Revenue Is Not a Team Metric, but Should Be

How do you know your design efforts are actually resulting in more revenue for the business
You don't, you just take your boss's word for it. (And guess what? She's just taking her boss's word for it too.)

A startling finding in our growth research is that revenue is a C-level consideration, and NOT a practitioner, team-level metric.A typical scenario: ICs and teams focus on behavior-based metrics (like Day 20 Retention or Engagement) and hope that their efforts result in revenue.Across the divide, CEOs, CROs, and CTOs see increases in revenue but can't identify what's directly responsible for it. (The only exception being direct sales).

Shouldn't everybody should be thinking about revenue and not just hoping that revenue will happen if they can get their team-level numbers up?

Separating the metrics out in this way means teams that are focused on mashing users into the product via engagement hacks, trying to improve Day 20 retention. And executives that can't define a causal relationship betweenΒ  Day 20 retention and revenue other than the fact that obviously the people who stick around longer are more likely to become customers.There's a deeper problem here as well: as causal relationships go, "people who stick around longer are more likely to become customers" is particularly weak.Here's a thought experiment to illustrate:Imagine two scenarios in which Ben causes Annie's death. In scenario A, he poisons her gin, she drinks it and she dies. In scenario B, he poisons her gin, she notices, she heads to the store to pick up another bottle and is hit by a car on her way home. In Scenario A, Ben kills Annie. In scenario B, he sets off a chain of events that results in her death, but does he kill her? A lawyer would be more inclined to convict in scenario A than scenario B.The point is that we should think more like lawyers when it comes to revenue. What makes it happen? Retention might set off a chain of events that results in revenue, but what actually causes it?If teams were focused on the direct causes of revenue (rather second or third order causes of revenue) they would be able to make meaningful changes to it faster.As we've heard executives describe it to us, there are two reasons they can't hold teams to a revenue metric:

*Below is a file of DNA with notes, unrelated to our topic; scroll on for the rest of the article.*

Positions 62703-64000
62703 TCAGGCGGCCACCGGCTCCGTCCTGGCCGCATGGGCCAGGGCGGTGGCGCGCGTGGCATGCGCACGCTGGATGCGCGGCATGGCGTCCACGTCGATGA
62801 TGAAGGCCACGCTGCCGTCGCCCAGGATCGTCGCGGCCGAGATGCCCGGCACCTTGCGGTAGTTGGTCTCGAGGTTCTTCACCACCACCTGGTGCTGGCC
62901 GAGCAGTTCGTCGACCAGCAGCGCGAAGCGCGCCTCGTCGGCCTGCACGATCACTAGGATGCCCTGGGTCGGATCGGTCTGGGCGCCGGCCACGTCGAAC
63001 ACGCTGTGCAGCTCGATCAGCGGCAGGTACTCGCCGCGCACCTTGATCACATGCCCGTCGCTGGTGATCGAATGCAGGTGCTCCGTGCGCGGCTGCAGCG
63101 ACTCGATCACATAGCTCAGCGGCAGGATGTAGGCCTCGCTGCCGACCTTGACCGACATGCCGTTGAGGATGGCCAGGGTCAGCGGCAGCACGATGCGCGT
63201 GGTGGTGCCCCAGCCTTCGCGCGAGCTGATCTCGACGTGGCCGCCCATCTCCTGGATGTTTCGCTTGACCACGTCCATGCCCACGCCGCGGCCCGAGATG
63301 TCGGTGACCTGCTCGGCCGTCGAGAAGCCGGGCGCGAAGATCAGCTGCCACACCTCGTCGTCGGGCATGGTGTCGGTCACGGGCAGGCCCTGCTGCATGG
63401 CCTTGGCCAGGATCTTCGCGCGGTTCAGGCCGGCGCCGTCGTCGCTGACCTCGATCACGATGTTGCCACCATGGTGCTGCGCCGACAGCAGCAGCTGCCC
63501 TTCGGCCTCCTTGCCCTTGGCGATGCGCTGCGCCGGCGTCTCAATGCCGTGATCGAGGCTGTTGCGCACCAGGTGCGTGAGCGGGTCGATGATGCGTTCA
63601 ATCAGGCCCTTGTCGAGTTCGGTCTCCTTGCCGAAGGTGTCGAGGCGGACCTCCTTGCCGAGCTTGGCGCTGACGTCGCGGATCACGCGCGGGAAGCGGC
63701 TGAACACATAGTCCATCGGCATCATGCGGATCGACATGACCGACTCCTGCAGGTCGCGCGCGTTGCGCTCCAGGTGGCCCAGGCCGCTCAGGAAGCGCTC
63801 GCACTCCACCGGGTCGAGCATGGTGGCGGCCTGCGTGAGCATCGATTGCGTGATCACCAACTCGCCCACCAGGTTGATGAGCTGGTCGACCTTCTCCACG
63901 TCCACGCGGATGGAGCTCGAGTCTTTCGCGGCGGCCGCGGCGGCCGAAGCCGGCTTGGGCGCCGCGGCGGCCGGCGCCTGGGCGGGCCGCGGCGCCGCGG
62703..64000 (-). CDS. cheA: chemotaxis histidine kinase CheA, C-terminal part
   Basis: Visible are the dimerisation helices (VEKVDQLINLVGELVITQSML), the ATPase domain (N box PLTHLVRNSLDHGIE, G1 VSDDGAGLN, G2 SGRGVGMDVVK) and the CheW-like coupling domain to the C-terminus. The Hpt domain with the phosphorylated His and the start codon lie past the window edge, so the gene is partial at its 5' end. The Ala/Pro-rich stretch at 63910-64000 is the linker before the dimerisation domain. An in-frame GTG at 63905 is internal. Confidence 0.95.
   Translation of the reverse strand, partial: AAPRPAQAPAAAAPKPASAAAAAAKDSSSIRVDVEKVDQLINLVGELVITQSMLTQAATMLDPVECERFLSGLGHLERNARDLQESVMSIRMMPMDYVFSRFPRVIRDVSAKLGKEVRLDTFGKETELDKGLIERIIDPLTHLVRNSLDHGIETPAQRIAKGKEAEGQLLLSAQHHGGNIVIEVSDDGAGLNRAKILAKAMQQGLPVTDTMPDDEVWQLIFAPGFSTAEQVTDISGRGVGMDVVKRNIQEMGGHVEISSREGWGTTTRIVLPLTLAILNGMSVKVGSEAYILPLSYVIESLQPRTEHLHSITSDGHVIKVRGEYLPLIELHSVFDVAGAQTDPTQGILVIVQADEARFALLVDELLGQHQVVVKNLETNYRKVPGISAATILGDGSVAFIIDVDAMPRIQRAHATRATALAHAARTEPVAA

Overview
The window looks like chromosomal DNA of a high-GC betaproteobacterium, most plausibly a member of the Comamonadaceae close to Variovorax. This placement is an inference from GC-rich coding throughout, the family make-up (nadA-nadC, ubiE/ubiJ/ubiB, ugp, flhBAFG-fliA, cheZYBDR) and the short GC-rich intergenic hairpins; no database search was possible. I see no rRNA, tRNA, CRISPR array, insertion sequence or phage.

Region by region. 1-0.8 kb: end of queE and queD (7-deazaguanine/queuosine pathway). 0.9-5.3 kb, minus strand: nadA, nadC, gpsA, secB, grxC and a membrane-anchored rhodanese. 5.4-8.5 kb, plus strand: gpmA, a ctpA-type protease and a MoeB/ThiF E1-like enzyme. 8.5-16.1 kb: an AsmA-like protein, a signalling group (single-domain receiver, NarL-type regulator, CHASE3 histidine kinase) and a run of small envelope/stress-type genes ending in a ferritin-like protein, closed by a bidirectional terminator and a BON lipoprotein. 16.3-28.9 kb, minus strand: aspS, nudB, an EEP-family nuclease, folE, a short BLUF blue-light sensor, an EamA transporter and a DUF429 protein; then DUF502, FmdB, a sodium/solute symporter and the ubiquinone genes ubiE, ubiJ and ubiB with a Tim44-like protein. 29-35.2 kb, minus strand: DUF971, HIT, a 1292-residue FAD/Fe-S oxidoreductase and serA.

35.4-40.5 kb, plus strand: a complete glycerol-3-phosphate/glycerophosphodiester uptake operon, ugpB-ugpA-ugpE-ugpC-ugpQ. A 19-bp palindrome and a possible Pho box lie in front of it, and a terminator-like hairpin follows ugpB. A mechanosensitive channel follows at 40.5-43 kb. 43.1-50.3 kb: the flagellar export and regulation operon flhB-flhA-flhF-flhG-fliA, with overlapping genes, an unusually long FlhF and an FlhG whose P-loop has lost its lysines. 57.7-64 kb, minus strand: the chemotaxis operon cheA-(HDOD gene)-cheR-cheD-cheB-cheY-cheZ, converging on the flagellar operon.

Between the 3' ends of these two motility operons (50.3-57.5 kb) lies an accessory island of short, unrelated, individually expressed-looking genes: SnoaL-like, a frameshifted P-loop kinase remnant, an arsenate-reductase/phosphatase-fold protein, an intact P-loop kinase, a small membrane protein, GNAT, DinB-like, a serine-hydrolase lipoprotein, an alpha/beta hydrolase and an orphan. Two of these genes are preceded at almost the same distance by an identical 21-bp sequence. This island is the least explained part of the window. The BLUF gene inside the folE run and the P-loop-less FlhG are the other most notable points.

• Revenue is a lagging indicator. Even if a teams' effort has an impact on revenue, that impact is not evident until weeks or months later
  • It's impossible to draw direct causal lines. Revenue metrics like MRR are aggregates β€” it's impossible to determine which customers were responsible for an increase in MRR, and so it's impossible to tie effort back to the metric.

Value Paths solves both these problems.